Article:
Many committed Arab American personalities and experts have dedicated themselves to challenging erroneous and dangerous stereotypes of Arabs. These arguments may be useful in a court of law. They do not, however, make novels. Writers cannot dispute. But we can locate ourselves at that archeological site, and build new stories from the little things we reclaim.

This is an exhilarating, backbreaking, long process that distinguishes a writer from others. In the new generation, it produced the memoir “Children of Roomje” by Elmaz Abinader, Diana Abujaber’s first novel “Arabian Jazz”, and the collection “Food For Our Grandmothers” edited by Joanna Kadi. These ventures, all three from women in our Arab American community, were early individual rivulets for what would become a virtual deluge of new poetry, plays, novels and memoirs, all appearing in the past decade.

Why Arab women seem to be in the forefront of this rush of writing ourselves, I am uncertain. Possibly, we feel driven by the same spirit that led so many Black women and Asian women and Italian women to search their lives, to dig through the hoary gravesites, to imbue little things with real importance.


Among Black Americans, while the work of James Baldwin and Richard Wright are now classics of American literature, today four African American women, Toni Morrison, Rita Dove, Maya Angelou and Alice Walker are writers of tremendous talent and accomplishment. Through her writing, each one has expanded the boundaries of human experience. Doubtless, each in turn, urges other women to search, confront, and then to write. From our Asian writers-- Maxine Hong Kingston and Amy Tan, Jampa Lahiri and Bharati Mukerjee have likewise made a whole people visible and passionate.


Every generation of writers who make a social and literary impact do so by leaping barriers. Perhaps in the case of African Americans of the mid 20th th Century, it was the confrontation on race that propelled the debate into literature. While race is still a major theme in so much contemporary writing by Black writers, Morrison’s work reaches into spheres of human exchange that take the Black American experience and every reader to new heights, accompanied by a completely distinctive music in her language.

Can the writing of Arabs in America do this? And will we build on foundations laid in English by Khalil Gibran, Sam Hazo, or Gregory Orfalea, or in Arabic by Adonis, Nizar Qabbani and Mahmoud Darwish?

Or will we construct our truths on the wings of Americans like June Jordan, and Sonia Sanchez.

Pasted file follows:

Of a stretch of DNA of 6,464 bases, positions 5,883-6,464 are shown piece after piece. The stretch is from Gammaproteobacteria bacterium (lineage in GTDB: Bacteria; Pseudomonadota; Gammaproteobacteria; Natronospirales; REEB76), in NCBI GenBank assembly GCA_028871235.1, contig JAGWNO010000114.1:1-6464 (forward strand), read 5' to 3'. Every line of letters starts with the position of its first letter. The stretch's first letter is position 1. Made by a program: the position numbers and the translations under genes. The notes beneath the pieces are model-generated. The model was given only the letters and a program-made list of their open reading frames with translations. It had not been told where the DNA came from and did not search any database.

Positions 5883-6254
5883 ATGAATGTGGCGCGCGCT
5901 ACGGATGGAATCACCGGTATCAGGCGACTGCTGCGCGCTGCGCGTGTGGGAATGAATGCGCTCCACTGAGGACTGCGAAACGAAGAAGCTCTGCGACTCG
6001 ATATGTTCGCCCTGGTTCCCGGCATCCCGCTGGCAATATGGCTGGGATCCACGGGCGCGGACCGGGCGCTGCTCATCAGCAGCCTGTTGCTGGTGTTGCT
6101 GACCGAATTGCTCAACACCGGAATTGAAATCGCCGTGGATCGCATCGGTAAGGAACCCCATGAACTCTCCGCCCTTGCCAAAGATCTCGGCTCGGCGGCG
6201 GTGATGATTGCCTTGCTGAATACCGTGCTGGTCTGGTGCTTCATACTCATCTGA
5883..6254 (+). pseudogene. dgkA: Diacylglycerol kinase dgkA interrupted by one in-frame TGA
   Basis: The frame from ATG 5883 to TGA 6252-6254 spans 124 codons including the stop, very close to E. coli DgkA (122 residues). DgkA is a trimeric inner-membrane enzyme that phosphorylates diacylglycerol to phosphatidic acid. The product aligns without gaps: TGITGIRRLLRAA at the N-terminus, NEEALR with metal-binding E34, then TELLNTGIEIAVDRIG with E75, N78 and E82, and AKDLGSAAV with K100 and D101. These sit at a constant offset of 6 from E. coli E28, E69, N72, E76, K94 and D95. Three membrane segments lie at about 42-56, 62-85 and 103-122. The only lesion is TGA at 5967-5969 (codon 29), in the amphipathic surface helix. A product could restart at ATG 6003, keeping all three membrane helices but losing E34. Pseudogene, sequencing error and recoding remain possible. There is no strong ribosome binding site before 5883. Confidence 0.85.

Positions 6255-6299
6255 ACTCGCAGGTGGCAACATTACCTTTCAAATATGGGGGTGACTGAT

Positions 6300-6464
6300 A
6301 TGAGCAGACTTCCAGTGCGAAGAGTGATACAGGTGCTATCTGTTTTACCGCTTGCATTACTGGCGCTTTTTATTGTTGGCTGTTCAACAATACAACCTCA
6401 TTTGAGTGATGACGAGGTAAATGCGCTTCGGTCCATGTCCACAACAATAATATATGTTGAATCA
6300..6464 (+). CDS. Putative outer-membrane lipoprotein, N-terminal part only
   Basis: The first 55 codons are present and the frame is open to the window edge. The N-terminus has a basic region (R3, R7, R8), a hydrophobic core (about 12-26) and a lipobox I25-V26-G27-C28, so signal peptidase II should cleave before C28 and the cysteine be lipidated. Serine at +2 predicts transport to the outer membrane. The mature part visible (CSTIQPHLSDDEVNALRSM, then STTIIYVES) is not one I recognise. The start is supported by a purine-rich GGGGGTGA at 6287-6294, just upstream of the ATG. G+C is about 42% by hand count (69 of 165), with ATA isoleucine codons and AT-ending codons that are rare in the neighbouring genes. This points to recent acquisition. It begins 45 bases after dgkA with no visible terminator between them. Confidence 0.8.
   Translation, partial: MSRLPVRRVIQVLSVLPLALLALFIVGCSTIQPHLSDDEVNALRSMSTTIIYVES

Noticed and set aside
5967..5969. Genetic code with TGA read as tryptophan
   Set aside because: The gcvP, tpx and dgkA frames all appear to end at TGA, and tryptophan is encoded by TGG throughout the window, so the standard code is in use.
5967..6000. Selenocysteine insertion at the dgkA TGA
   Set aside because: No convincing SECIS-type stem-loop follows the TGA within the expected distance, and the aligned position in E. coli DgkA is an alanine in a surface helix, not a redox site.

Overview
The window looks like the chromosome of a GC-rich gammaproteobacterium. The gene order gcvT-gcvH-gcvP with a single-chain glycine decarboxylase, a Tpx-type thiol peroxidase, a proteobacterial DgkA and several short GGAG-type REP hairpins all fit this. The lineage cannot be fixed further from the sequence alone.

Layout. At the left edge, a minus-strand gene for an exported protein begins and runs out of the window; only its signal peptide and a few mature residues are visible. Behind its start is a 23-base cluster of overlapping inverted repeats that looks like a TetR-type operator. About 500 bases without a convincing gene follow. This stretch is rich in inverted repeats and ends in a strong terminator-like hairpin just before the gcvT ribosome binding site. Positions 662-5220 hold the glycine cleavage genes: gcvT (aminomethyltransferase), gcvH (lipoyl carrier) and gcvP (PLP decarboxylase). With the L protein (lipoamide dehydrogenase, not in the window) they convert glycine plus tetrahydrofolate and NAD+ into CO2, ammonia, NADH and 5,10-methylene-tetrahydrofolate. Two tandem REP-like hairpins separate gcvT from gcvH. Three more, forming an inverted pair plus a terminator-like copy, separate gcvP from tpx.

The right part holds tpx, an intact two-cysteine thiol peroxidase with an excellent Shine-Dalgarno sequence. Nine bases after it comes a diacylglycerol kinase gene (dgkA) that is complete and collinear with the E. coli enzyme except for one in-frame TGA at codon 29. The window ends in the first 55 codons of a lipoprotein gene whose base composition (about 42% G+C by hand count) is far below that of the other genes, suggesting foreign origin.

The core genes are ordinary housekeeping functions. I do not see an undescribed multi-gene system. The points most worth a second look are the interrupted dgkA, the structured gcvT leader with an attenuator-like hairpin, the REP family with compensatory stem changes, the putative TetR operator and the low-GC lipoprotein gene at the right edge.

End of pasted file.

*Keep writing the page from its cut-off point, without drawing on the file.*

In her poem, “first writing since” the incomparably forthright poet, Suheir Hammad, records her news about the World Trade Center disaster of September 11, 2001 with the words “please god, let it be a mistake… please don’t let it be anyone who looks like my brother….”  There is surely not a single Arab or Muslim man or woman anywhere who, sharing that awesome news, did not utter the same thought. Yet, we needed this especially honest women, this young writer, Suheir Hammad, to articulate that simple fear. Her words reach all men and women, universally, who at one moment in time or another, have cried “Please god, not my brother.”

          Hammad’s work represents an important step away from nostalgia and towards a face-to-face maturity of what it is to be Arab and American. The protest novels of Black writers was critical to the emergence of the Black literary voice of the 20th century. The anger of feminists linking the personal with the universal-- was also a stage in their emerging voice. And Asian American writers like Jampa Lahiri articulate the delicate, tragic edge of their people’s existence in American society.

Thus far, for the most part, Arab American writers, although we feel tormented and confused, whether by our ancestry or our tenuous place in American society or the injustices in Palestine expose little of the real conflicts we face. Our writers seem to be struggling to tolerate, to cleanse our image, to move on. I doubt if we can really advance without openly confronting the ills that afflict us, the barriers that confront us, internal and external. We are the opposite of the angry young artist at this point in our journey.

Yet, we are on course. More young Arabs are studying literature seriously with the view to mastering the skills of writing. This together with a greater readiness to examine ourselves and enter the heap of history that lies all around us and to move the dirt and paw through fragments, reclaim the little things, and invent the rest. 

Barbara Nimri Aziz , New York, 2004

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Saree Makdisi, LA Times OpEd, Nov 18, 2013

Tahrir Diwan

a poem.. a song..
poem "Land Holy" by Suheir Hammad
written for young Mohammed Dura, killed by Israel troops, at his father's side

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poem Qur'an Surat Mazzamil
Huzna Majid, NJ student, reading

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Book review
Remi Kanazi's
Poetic Injustice:Writings on Resistance and Palestine
reviewed by Sami Kishawi.